Harriet Joan Ehrlich, the district director of the Houston district Equal Employment Oppor-tunity Commission, will moderate the morning discussion. UH's Dr. Cynthia Freeland, the director of Women Studies and associate professor of philosophy, will moderate the afternoon session.

Schedule Reminders

Today is the last day to drop a class or withdraw without receiving a grade.

Monday, August 9 is the last day to drop a class or withdraw for Summer IV. Regular registration for fall is August 2-3, from 10 a.m. until 7 p.m.

The last day of class for Summer IV is August 18. Finals are August 19-20.






by Rebecca McPhail

Daily Cougar Staff

Hard to believe not too long ago people had given <I>Saturday Night Live<P> up for dead.

After a couple solid seasons and the surprise smash of last year's <I>Wayne's World<P>, <I>SNL<P> and its cast can seemingly do no wrong.

Hoping this magic will transcend seasons, <I>SNL<P> executive producer, Lorne Michaels, has rounded up some of the show's earliest alumni (Dan Akroyd and Jane Curtin), plopped cones atop their heads and readied for a shot at box office gold.

It would be easy to dismiss this venture - a 15-year-old premise performed by a pair of less than stellar actors - as a cheap ploy to cash in on the <I>SNL<P> name.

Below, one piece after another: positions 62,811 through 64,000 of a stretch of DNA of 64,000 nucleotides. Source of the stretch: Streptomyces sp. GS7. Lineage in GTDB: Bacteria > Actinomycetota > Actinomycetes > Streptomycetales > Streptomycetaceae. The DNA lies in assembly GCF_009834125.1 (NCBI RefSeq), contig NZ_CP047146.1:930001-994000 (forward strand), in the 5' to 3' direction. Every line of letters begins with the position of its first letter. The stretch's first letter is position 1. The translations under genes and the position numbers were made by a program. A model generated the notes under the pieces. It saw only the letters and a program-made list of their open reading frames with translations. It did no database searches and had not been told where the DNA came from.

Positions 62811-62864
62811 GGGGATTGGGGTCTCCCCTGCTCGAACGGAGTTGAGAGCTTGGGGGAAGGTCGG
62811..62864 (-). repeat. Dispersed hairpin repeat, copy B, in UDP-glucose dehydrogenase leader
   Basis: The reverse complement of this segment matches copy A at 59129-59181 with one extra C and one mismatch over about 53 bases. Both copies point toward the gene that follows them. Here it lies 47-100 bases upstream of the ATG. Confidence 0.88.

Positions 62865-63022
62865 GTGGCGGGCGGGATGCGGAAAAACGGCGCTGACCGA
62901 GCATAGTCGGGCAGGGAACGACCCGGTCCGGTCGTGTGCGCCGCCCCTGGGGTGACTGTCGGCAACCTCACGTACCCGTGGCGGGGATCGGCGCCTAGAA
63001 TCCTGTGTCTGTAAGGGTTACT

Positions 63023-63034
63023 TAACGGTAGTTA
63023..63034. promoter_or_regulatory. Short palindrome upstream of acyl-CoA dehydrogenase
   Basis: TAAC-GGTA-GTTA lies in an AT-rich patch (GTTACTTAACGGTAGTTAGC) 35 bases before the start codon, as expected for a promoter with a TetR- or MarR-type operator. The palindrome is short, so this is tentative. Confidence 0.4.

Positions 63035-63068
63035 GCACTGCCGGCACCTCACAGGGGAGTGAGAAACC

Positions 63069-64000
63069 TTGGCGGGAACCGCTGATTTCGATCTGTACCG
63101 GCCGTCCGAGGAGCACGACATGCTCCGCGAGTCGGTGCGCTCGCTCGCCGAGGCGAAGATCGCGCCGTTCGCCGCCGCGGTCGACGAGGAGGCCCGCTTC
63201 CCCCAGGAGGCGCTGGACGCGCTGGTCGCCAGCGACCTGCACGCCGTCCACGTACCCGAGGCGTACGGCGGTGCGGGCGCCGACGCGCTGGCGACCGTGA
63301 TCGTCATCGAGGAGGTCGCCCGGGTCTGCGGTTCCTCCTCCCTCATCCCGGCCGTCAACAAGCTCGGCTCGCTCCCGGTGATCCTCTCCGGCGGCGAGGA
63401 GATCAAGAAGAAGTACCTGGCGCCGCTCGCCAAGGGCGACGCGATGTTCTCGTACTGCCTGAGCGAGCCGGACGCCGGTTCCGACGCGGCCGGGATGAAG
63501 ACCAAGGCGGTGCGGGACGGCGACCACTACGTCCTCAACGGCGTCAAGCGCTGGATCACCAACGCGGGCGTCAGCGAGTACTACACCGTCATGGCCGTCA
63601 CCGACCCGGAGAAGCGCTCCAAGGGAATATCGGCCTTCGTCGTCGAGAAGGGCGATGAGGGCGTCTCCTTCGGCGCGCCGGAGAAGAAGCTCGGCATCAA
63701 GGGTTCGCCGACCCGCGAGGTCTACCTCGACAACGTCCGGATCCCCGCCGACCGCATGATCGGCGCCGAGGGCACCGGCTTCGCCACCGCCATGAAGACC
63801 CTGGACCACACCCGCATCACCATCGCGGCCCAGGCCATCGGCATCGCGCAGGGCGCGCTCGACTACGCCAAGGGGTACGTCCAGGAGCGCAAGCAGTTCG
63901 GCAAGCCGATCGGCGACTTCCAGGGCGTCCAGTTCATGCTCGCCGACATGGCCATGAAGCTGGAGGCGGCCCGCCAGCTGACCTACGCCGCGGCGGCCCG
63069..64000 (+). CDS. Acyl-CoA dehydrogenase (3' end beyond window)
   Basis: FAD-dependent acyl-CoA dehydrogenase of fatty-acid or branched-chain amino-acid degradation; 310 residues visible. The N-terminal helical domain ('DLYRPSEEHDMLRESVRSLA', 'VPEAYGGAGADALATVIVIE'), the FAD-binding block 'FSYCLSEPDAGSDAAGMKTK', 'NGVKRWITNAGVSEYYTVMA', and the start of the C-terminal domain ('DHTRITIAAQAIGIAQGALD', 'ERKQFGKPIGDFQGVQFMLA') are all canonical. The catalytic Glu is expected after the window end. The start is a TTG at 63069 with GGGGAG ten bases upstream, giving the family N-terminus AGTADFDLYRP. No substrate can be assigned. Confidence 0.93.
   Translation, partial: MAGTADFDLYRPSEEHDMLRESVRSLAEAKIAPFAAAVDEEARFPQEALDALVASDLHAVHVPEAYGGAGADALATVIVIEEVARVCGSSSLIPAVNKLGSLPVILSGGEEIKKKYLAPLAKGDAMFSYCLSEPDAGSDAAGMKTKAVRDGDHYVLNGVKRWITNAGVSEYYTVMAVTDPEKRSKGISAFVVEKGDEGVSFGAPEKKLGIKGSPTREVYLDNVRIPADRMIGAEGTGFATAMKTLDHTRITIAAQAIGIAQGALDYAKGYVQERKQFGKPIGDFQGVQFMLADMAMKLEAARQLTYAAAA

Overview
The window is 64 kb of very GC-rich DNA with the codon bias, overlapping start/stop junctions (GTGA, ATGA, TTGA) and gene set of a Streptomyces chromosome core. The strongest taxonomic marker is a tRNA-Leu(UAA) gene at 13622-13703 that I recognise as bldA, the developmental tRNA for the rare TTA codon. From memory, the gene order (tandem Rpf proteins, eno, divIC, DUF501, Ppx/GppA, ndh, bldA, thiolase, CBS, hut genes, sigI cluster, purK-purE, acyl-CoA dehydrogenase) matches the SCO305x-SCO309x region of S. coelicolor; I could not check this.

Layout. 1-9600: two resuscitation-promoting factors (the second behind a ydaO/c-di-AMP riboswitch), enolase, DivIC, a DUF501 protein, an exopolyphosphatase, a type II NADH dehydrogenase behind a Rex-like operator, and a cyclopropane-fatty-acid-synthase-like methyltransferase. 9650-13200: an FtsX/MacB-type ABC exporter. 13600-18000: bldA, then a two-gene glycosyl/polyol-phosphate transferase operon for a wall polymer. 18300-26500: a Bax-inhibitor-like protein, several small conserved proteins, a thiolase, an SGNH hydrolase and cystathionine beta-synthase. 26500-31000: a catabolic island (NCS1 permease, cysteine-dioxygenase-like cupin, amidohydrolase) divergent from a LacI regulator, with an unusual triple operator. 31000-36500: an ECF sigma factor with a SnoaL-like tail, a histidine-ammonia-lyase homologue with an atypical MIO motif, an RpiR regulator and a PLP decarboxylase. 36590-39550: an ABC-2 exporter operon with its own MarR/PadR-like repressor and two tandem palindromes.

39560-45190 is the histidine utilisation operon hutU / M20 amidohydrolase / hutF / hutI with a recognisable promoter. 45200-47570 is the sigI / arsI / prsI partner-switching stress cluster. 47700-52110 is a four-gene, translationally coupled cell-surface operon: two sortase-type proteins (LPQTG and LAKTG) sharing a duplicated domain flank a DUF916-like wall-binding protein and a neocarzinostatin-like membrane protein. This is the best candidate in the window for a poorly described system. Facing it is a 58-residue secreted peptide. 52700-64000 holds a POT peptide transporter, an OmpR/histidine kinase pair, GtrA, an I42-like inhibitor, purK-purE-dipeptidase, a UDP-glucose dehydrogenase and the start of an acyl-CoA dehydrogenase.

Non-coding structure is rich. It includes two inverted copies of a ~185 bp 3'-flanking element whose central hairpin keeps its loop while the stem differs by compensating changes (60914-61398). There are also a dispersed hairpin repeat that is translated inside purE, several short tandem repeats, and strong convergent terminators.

There's one small problem with that theory - the movie works! The writing is clever, the chemistry between Akroyd and Curtain is perfect and the cast (peppered with a healthy dose of both <I>SNL<P> and <I>Seinfeld<P> regulars) gives the movie a warm feeling of camaraderie.

The movie begins with Beldar (Akroyd) and Prymaat's (Curtain) thwarted attempt to take over Earth. After their ship crashes, the pair learns they must attempt to blend in with the earthlings while they await a rescue ship from the home planet.

The two settle into a trailer home with Beldar taking on several jobs to make ends meet, and Prymaat preparing for the birth of her "little cone," Connie. All is not well, however. In an attempt to conceal their alien status and make a living, Beldar uses underground methods to obtain a social security number. This move sets the government on their trail.